Monday, June 29, 2009
Have you ever heard of tonka beans? I read about them on Cannelle et Vanille, Tartelette, La Tartine Gourmand, and Dessert First, some of my favorite food blogs. They said that tonka beans smell and taste like a mix of almond, vanilla, and clove. Let’s just say that I was more than a little bit intrigued.
So, you know me, I decided I had to get my hands on some and try them for myself. I started poking around and immediately discovered that, while tonka beans are legal and even quite fashionable to use in desserts in France and other parts of Europe, they have been banned in the U.S. from use in food. Yeah, I’m sure we know something that the Europeans don’t. Anyway, I read up about the little tonka bean and figured that anything will kill you if you eat enough of it.
I boldly continued my search and found that tonka beans are readily available on the internet, just ask Google. I hit the jackpot at an obscure local herb shop. The owner said that he stocked the tonka beans to sell to a lady who uses them for voodoo. Not for food use, so I guess that makes it OK.
I can’t tell you how exciting it was to finally score some illicit tonka beans. The smell hit me even before I even opened the bag—it’s no wonder the scientific name is odorata. Their fragrance made me flash back to eating apricots and peaches as a little girl. I remembered being at my Baba and Deda’s house and eating the sweet, juicy flesh and then the bitter kernel from inside the pit.
It’s that same bitter almond quality…
Funny how a certain smell or food can make you feel someone’s presence again…
The memory of eating apricot kernels is what inspired me to pair tonka beans and fresh apricots together in these cakelettes.
It was a happy marriage, and even my husband, who hates almonds (crazy, I know), loved it.
I would love to do a giveaway to share my tonka beans with you, but I figure I shouldn’t stray that far to the wrong side of the law. Instead, I’ll be giving away a set of 6 mini brioche tins, just like the ones I used to make these cakelettes, to one lucky reader. All you have to do to enter the giveaway is leave a comment between now and Sunday, July 5 telling me if you are willing to consume tonka beans or not. One winner will be chosen at random from the commenters (so don’t sign in anonymously!). Good luck! I will announce the winner on Monday, July 6, so be sure to stop by to see if you’ve won.
Apricot-Tonka Bean Cakelettes
5 ounces (1 ¼ sticks) unsalted butter, at room temperature, plus more for greasing the pans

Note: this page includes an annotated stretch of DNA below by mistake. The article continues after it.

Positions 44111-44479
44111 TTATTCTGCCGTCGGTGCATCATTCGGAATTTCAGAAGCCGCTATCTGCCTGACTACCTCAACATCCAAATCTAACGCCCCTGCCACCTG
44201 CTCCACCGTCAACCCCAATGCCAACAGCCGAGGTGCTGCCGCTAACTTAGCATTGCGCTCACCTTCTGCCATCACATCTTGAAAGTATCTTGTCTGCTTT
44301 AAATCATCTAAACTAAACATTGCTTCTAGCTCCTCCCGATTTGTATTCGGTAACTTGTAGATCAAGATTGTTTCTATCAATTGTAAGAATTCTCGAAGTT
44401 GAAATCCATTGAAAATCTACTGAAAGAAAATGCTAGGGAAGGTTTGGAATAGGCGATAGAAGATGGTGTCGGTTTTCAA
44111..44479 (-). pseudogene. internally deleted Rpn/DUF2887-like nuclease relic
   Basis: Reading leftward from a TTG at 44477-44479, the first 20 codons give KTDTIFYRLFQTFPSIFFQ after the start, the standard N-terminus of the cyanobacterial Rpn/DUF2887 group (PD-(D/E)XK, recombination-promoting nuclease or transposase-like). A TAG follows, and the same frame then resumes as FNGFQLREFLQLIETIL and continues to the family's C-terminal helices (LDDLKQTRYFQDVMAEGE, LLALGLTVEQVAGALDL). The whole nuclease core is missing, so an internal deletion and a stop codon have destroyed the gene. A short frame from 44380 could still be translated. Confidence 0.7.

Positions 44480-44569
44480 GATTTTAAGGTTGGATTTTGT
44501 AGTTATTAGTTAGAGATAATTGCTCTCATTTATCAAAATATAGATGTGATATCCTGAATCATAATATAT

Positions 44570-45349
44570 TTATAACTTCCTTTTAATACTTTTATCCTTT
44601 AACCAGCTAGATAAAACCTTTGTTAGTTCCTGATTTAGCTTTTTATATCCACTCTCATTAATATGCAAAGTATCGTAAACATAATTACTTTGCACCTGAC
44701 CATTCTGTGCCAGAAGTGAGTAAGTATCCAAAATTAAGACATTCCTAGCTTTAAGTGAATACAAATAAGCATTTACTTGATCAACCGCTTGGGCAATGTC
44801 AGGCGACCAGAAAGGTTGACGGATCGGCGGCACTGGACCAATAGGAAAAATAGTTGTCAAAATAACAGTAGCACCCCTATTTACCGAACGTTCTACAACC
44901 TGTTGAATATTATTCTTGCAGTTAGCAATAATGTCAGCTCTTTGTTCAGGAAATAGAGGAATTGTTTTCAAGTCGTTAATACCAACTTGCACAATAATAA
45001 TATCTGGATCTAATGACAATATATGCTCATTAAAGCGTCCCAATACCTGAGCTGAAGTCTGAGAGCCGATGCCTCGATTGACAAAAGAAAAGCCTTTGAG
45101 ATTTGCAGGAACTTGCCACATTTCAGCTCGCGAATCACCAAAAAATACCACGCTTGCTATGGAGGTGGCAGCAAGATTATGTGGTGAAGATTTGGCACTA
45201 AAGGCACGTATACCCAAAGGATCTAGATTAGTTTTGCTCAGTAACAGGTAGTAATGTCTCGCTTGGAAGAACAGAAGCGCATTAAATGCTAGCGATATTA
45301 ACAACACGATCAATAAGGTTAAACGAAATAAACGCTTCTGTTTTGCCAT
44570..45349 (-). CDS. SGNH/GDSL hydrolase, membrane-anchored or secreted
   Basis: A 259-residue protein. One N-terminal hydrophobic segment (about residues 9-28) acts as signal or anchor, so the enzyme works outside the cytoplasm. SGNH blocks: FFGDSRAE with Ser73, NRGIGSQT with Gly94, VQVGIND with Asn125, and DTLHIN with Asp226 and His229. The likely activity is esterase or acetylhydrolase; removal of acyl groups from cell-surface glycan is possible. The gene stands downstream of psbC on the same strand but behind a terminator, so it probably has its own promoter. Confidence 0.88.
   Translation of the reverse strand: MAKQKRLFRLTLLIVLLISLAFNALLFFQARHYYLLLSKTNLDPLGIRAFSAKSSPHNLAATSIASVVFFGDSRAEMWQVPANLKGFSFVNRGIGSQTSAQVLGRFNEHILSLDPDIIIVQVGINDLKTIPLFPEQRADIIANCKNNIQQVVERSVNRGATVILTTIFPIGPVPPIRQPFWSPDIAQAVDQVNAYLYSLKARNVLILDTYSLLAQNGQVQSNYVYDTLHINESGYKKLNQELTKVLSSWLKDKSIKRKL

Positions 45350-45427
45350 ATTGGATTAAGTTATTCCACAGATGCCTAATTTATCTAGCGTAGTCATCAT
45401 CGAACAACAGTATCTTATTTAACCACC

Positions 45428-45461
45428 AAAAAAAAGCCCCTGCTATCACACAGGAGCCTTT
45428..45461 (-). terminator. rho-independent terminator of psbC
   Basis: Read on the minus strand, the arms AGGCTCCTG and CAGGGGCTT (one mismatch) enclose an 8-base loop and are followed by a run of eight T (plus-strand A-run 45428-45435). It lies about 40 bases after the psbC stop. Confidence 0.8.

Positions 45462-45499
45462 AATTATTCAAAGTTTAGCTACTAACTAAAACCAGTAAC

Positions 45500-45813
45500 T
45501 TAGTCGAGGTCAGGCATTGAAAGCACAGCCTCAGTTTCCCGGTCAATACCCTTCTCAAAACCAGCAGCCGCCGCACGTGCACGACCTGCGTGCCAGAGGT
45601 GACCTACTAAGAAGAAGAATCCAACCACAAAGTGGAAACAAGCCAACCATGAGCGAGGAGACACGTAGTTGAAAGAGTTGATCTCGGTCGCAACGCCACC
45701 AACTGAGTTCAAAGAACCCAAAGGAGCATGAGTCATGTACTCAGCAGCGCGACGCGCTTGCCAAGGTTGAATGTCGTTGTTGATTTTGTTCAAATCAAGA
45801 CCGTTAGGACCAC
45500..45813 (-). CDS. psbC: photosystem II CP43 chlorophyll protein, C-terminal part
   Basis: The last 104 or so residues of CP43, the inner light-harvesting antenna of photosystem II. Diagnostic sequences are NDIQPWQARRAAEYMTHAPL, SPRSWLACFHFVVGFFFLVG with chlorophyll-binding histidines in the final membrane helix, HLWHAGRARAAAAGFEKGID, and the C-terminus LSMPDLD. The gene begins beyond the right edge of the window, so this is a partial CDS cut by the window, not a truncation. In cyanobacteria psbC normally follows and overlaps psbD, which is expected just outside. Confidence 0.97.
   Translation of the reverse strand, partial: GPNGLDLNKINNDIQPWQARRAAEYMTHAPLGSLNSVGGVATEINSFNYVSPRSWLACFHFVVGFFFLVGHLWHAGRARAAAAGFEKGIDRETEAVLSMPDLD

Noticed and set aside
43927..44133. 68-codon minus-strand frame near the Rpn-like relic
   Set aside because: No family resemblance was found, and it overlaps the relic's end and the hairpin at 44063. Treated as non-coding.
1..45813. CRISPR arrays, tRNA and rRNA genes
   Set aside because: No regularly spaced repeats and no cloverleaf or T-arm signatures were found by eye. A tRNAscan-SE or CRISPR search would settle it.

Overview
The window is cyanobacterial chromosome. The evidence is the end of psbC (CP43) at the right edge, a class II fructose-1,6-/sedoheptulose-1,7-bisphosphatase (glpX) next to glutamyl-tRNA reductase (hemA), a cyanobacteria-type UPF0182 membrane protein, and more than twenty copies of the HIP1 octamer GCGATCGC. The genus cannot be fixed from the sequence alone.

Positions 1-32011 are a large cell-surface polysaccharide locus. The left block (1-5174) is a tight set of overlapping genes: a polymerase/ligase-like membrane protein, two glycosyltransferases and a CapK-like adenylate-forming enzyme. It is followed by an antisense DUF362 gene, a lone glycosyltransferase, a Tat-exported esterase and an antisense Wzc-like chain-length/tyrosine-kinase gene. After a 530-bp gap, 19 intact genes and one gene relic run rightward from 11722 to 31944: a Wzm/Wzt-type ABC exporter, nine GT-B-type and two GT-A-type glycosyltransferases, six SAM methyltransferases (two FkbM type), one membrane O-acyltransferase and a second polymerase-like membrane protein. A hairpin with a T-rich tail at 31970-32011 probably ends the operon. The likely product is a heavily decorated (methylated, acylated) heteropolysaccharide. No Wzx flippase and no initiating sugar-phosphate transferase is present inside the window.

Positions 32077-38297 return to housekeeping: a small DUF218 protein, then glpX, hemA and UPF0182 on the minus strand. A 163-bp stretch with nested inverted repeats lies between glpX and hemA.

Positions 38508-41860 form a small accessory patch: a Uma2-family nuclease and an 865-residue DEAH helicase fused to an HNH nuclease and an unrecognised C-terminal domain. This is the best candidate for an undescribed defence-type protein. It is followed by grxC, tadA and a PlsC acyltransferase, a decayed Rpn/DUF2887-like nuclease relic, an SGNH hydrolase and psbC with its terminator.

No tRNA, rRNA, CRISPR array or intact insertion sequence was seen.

All-purpose flour, for dusting the pans
9 ounces cake flour
½ teaspoon baking powder
½ teaspoon baking soda
1 teaspoon freshly grated tonka bean
¼ teaspoon fine sea salt
10 ounces sugar
3 large eggs, at room temperature
1 teaspoon vanilla extract
8 ounces crème fraîche, at room temperature
12 apricots, peeled, halved, and pitted
Preheat the oven to 350ºF. Butter and flour 2 standard 12-cup muffin pans or 24 3 ¼-inch brioche tins. Sift together the cake flour, baking powder, baking soda, tonka bean, and salt.
In a mixer fitted with a paddle attachment, beat together the butter and sugar on high for 3 to 4 minutes, or until light and fluffy. Beat in the eggs one at a time until thoroughly combined and then beat in the vanilla extract. Add 1/3 of the flour mixture, then ½ of the crème fraîche, then 1/3 of the flour mixture, then the remaining ½ of the crème fraîche, and then the remaining 1/3 of the flour mixture, mixing on low for only a few seconds after each addition until just combined, and stopping the mixer once or twice to scrape down the sides of the bowl. Do not overmix. Divide the batter among the muffin cups or brioche tins. Press 1 apricot half cut side down into the center of each one. Bake for 22 to 24 minutes, or until the edges of the cakelettes start to shrink away from the pans and a toothpick inserted into the center of a cakelette comes out clean. Let the cakelettes cool in the pans for about 10 minutes. Invert onto cooling racks and finish cooling completely.
Makes 24 cakelettes. You can substitute a few drops of almond extract and a pinch of ground cloves for the tonka bean. If you are using muffin pans, feel free to use paper liners instead of greasing and flouring them.